Also, make sure that at least some of your opinions are from writers who do not already have a publication record or following.  Seriously…  It’s easier to succeed in self-publishing if people already read your works.  Many of the articles I’ve read raving about self-publishing as the next wave of the future have been written by writers who already have long track records.  A couple of them have been major award winners.   Last year I was on a panel with a fellow who has done very well in self-publishing.  However, he had a following from his work in comics.  Either way, he might have been proudly showing us his first published novel – but it was far from his first publication (and he was the first to admit it).

Q: I’m beginning to feel overwhelmed!   Where do I look for current information on publishing?

A: If you want current, you want to look on the web.  However, make sure you’re getting a balanced presentation.  There are lots of people who have strong opinions one way or another about everything.  However, writers (because writing is what they do) are more likely to write these opinions down and put them where other people can find them.   This doesn’t mean that they’re right.

Consider looking into professional writer’s organizations.   Joining a professional organization can be beneficial.   These organizations will often have places on their websites where members can learn about publishers and new trends in publishing.   There are organizations for many different genres – science fiction and fantasy, westerns, horror, romance, mystery.  Consider joining more than one for wider exposure to opinions.

Yes.  You can join, even if you’re not yet published.  Look for information on “associate” memberships.

Many areas have regional writers’ groups.  I’m most familiar with Southwest Writers, here in New Mexico.  These groups can be great for beginners.  There are usually monthly meetings with guest speakers – usually published professionals.  Often there is an annual conference or contest, both interesting ways to learn more about the business or to find out how your work measures up.

If you’re interested in science fiction, fantasy, or horror, don’t overlook your local SF convention.  Often there is track of writing-related programming that most expensive writer’s conferences would envy.

Finally, come in to your research on publishing with an open mind.  A few years ago, I was on a panel at an academic writer’s conference.  One of the audience members asked about self-publishing.  He clearly did not like the answers he received.  Afterwards, I heard him ranting to someone in the corridor.  Turns out he had self-published.  He had expected to hear he was on the fast and easy road to big bucks and mega-success.  Hearing that he was going to have to work hard had not sat well with him.  In his opinion, the panel of five published authors were all idiots…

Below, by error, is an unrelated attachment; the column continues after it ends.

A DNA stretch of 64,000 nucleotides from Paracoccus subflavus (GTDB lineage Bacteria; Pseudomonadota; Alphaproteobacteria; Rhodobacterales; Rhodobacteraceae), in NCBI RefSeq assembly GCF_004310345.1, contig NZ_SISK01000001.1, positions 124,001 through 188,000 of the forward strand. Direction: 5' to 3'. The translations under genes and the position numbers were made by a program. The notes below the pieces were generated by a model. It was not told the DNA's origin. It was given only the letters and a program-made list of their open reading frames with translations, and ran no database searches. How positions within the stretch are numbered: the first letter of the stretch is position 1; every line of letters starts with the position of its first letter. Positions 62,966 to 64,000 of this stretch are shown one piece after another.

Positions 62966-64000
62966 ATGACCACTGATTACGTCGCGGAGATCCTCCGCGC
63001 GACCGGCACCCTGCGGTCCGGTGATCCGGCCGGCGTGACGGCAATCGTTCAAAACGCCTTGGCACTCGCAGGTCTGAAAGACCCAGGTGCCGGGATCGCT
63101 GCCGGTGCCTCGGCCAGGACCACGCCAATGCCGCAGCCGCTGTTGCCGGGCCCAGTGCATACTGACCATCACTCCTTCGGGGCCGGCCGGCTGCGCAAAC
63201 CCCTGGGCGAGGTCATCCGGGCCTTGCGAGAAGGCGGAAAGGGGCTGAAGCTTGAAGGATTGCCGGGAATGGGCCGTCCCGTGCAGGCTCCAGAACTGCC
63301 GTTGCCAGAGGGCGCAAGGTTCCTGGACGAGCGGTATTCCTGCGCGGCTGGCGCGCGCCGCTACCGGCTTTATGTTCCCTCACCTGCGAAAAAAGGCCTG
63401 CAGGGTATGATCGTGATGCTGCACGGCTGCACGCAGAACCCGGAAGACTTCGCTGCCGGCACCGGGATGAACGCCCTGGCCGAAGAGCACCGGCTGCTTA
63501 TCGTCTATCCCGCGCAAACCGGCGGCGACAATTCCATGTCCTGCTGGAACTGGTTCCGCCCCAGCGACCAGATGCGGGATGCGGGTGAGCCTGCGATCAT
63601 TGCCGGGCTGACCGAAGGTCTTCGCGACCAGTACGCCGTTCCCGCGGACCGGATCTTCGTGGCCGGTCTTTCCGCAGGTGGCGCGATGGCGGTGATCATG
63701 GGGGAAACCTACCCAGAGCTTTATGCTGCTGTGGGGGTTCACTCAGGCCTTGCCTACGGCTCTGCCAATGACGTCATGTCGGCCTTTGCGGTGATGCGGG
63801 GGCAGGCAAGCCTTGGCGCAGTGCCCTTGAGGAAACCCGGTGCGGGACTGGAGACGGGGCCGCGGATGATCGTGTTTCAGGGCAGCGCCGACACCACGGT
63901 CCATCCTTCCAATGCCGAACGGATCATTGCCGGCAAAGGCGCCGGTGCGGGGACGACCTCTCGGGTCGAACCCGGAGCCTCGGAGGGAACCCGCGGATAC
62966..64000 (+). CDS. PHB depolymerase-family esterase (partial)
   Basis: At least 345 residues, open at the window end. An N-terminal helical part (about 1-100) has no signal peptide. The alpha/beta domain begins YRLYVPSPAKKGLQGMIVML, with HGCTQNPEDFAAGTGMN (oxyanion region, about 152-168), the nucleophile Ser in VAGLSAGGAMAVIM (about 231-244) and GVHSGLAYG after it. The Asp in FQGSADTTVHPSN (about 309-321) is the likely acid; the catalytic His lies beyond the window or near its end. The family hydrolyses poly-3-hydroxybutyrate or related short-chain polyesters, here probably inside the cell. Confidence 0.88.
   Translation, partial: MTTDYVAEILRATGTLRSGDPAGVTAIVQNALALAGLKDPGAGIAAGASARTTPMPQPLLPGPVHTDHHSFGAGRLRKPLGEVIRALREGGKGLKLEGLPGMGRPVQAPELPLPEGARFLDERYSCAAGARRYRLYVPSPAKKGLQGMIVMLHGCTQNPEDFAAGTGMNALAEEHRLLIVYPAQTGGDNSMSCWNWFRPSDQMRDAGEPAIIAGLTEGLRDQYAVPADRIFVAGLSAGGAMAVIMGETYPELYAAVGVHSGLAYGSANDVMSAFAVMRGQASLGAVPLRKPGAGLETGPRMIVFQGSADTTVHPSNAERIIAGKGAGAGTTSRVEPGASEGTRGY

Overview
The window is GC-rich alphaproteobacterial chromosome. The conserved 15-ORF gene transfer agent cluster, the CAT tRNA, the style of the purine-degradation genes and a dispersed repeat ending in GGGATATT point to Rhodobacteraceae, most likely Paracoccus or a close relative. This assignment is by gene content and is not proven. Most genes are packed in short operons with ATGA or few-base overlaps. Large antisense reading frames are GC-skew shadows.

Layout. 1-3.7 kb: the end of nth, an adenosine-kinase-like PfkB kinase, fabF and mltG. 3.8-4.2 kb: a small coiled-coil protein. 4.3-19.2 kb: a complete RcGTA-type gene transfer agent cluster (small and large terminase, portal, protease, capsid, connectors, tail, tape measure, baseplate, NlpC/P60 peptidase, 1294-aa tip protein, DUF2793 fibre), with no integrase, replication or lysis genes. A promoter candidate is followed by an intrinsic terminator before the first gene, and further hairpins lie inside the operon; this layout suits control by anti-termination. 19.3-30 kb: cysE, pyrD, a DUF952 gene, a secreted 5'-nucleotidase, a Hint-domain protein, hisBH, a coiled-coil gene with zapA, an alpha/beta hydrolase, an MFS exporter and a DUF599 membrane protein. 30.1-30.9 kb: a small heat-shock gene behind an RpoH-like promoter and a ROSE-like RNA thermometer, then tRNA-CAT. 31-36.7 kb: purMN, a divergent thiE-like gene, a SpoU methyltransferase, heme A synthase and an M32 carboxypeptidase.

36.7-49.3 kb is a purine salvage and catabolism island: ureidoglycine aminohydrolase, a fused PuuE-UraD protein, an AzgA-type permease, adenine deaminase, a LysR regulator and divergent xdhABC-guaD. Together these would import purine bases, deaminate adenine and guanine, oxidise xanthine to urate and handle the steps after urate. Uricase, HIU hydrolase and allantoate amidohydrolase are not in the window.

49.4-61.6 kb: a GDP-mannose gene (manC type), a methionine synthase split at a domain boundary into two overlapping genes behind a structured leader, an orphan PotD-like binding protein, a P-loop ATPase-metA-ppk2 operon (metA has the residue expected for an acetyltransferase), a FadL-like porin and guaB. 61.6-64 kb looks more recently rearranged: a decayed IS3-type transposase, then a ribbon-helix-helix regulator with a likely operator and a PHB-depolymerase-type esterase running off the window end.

In other words, you can only learn how to succeed in publishing if you’re willing to listen, to weigh advice, and to formulate a plan that works to your goals and to your strengths.

Once again, I invite readers to provide added information on these or related topics.  I’m willing to listen!

6 Responses to “What’s a New Writer to Do?”

  1. paulgenesse Says:

    Jane, great post. Thanks for putting this out there. I agree 100%. I’m going to post this on my Facebook wall.

  2. Sally Says:

    One place to definitely check concerning publishers, agents, etc. is the Preditors & Editors site: http://pred-ed.com/ .

  3. Louis Robinson Says:

    I would be even more emphatic than “Always be careful of “publishers” who want you to pay them to publish you…”

    In professional publishing, I’m told, money flows _to_ the author, never _from_ the author.

    Mind you, I’m also told that publishers expect a certain level of self-promotion that is on the writer’s dime. Things like local signings and going to cons, where the expenses do come out of your pocket. So, like any dictum, there’s a certain degree of ‘it depends’ involved.

  4. Paul Says:

    It does seem today that a writer must do more than write. She/he must blog, tweet, Facebook and more that make one wonder why not go the route of self-publishing. Sometimes the first question a potential publisher asks is: How are *you* going to promote this book?

    • janelindskold Says:

      A good editor — and I stress the _good_ is a valuable asset. It’s almost impossible to see the weak spots in one’s own writing.

      Sometimes a good editor can show you weak spots you don’t know about. Yes. You can pay an editor, but then they’re your client and have a reason to please you. A professional editor who works with a publishing house is more like a collaborator.

      Every editor I’ve worked with has taught me something that I use to this day. I even include the one, long ago, who was mostly a nuisance.

  5. janelindskold Says:

    Thanks for the comments…

    I hope that those of you who get to this over the weekend will consider adding information to help new writers OR ask a question I might address next time.

    With publishing changing so quickly, exchange of ideas is useful to us all.